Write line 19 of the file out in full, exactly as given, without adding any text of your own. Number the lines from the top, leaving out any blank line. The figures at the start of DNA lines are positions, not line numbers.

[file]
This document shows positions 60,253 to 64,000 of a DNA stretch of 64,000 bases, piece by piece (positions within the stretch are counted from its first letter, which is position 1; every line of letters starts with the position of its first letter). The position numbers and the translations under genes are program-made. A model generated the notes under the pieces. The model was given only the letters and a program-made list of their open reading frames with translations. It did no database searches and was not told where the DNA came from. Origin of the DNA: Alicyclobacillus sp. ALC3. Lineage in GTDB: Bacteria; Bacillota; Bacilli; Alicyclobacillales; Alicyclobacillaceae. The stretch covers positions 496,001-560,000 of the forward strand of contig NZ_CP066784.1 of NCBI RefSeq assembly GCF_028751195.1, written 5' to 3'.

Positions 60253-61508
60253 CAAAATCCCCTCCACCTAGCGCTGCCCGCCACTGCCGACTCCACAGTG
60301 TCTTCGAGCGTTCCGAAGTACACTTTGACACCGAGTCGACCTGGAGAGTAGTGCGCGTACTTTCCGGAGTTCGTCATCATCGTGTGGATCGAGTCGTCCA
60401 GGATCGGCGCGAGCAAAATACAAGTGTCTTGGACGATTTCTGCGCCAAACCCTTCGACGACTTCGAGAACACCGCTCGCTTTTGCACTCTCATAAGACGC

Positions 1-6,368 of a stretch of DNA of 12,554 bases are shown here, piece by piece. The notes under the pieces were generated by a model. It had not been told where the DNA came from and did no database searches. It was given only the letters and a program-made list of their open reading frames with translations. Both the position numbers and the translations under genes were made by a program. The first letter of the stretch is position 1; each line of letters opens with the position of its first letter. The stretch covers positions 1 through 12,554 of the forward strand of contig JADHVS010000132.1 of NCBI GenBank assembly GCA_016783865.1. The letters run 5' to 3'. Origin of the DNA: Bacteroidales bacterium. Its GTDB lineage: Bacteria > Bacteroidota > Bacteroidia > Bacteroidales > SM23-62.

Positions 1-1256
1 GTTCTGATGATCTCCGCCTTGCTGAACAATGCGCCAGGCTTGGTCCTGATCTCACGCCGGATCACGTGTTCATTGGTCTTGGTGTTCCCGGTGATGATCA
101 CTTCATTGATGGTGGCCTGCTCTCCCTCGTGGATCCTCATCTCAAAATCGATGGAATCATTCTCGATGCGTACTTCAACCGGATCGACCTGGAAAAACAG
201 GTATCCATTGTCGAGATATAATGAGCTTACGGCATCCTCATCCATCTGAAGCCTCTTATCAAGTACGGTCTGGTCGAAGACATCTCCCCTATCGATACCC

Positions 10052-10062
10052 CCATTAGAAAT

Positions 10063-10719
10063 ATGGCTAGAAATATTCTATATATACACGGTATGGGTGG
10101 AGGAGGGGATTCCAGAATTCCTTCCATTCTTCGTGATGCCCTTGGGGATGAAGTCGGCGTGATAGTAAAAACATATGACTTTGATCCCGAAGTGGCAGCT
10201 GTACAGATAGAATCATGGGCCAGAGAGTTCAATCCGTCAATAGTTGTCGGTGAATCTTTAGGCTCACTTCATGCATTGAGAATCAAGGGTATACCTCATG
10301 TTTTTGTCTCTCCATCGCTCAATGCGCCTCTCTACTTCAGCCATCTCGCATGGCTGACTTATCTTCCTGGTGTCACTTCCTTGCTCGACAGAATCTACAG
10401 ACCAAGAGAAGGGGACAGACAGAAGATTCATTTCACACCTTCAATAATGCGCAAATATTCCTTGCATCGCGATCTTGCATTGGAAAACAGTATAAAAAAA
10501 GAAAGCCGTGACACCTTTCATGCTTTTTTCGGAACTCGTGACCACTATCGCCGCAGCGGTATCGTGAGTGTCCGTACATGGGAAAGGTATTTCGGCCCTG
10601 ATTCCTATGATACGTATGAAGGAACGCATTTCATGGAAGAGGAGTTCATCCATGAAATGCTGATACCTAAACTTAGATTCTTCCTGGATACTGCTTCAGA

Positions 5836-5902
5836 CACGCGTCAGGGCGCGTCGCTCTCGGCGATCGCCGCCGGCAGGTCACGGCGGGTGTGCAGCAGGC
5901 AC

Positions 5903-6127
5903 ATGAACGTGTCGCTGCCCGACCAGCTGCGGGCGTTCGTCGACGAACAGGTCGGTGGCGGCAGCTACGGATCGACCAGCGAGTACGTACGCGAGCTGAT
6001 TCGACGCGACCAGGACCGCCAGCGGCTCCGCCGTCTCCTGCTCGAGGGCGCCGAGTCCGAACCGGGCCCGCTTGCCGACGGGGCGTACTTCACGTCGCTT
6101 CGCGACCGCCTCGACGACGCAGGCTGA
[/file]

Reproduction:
10501 GAAAGCCGTGACACCTTTCATGCTTTTTTCGGAACTCGTGACCACTATCGCCGCAGCGGTATCGTGAGTGTCCGTACATGGGAAAGGTATTTCGGCCCTG